Past Playdays

Playday 2018  – to celebrate 31 years of Playday the theme was Children’s Right to Play

Article 31 of the United Nations Convention on the Rights of the Child (UNCRC) says that every child has the right to play.

The Playday 2018 theme aimed to:

  • Support communities to come together to celebrate children’s right to play
  • Raise awareness about children’s right to play
  • Promote the importance of playing for children’s happiness as well as physical and mental health and well being.


Playday 2017 – Celebrating 30 years of Playday

2017 Playday celebrated 30 years of Play and looked at how play has changed in the UK over the past 30 years.


Playday 2016 Play matters

The Playday Play matters campaign called on everyone to help make sure that children and young people across the UK have the time, freedom and space to play more. As well as promoting children’s right to play, the campaign is highlighting that Play matters for:

  • children’s mental health and well-being
  • creativity and learning
  • all ages and abilities
  • communities

Full on information can be found at


Playday 2015 – Play more ….

The Playday 2015 campaign theme was Play more…

The Playday Play more… campaign called on everyone to help make sure that children and young people across the UK have the time, freedom and space to play more. As well promoting children’s right to play, the campaign highlighted that playing more is crucial for children’s health, well-being and happiness.

2015 are also celebrated 28 years of Playday!


Playday 2014 – Play is ….

Playday 2014 was held on Wednesday 6 August.  The campaign theme was Play is…

The Playday 2014 campaign was to help spread the word about why play is crucial for children and young people’s health, wellbeing and happiness. The campaign recognised that:

• Play supports children’s physical and emotional wellbeing.

• Play promotes children’s development, creativity and independence.

• Play allows children to find out about themselves and the world around them.

• Playing is fun and children and young people should enjoy themselves.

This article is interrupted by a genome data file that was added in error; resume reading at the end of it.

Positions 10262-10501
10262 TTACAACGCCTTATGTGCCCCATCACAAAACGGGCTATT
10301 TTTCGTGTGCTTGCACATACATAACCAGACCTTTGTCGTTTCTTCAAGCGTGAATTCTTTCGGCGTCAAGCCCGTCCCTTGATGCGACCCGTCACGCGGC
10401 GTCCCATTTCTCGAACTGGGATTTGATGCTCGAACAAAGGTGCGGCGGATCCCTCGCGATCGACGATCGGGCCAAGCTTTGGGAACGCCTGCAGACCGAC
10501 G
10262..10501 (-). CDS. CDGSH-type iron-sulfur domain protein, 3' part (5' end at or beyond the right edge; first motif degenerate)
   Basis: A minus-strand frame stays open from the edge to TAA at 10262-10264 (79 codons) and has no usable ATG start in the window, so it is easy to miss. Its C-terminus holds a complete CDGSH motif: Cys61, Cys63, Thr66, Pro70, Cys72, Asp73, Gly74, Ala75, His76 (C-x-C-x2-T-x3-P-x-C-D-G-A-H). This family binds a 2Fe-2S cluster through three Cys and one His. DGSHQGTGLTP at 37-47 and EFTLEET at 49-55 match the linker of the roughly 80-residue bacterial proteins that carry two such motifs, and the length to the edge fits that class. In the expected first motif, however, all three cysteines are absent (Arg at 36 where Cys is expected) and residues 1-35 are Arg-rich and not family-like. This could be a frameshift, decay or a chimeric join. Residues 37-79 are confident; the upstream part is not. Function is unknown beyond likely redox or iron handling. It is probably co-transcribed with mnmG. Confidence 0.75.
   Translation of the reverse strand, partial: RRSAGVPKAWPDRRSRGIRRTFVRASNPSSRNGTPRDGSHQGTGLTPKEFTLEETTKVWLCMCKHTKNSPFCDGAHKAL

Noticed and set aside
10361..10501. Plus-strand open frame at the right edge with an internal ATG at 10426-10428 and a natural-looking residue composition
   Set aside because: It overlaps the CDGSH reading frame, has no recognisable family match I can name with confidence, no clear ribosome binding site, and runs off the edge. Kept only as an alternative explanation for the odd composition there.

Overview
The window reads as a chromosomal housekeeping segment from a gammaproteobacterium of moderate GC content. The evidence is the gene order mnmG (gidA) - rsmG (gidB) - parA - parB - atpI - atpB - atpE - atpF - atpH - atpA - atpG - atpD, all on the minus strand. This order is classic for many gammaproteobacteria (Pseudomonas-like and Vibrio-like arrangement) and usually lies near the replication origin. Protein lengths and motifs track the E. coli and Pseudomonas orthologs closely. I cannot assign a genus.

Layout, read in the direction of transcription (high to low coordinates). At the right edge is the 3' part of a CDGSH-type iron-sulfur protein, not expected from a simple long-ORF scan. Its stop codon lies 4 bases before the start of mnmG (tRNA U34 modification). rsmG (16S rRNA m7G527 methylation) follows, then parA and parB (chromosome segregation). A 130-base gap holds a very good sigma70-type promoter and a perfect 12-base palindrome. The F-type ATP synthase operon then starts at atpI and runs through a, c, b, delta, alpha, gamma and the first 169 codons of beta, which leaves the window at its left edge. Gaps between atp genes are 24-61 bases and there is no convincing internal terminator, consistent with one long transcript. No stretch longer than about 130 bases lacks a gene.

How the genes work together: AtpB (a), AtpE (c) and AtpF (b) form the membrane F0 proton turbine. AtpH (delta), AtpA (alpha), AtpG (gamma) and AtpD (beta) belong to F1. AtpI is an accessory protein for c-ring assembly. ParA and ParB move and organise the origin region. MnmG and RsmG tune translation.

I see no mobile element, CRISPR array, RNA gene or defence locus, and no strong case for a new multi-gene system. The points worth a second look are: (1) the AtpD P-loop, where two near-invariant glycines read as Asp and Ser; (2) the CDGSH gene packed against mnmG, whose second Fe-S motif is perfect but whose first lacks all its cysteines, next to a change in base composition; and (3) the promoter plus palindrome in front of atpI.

Playday 2013 – Playful Places

Playday 2013 was held on  Wednesday 7 August and the theme was Playful places.

The Playful places campaign called on everyone to help make sure that the places where children play and hang out are great places to play.

The campaign recognised that:

  • Children should feel welcomed where they live and feel part of their communities.
  • Parents want their children to be able to play outside.
  • Public space should be designed and managed with children’s play in mind.
  • Children and young people need to be involved in planning the places and spaces where they play.

2013 Opinion Poll

A UK-wide opinion poll was conducted to support and inform the Playday 2013 Playful Places campaign. Results reveal that unwelcoming communities are stopping children playing out as much as they would like in the streets and areas where they live.

Views from the 3,000 children, parents and adults surveyed as part of this opinion poll show a positive attitude towards children’s play outside. In addition to children and young people wanting to play outside, many adults also recognise the wider benefits to community and family life, such as creating a sense of community spirit and allowing families to get to know each other.

However, the findings highlight how children’s freedom to play outside is substantially reduced compared to that experienced by previous generations.

The adults surveyed believe that children are experiencing a childhood vastly different to their own, with less time, space and freedom to explore their local area. Reflecting this, the majority of children aged 5-11 would like to be able to play out more than they currently do, and whilst 12-16 year olds are happier with their freedom to spend time with friends outside, a significant minority of this age group would also like more opportunity to do so.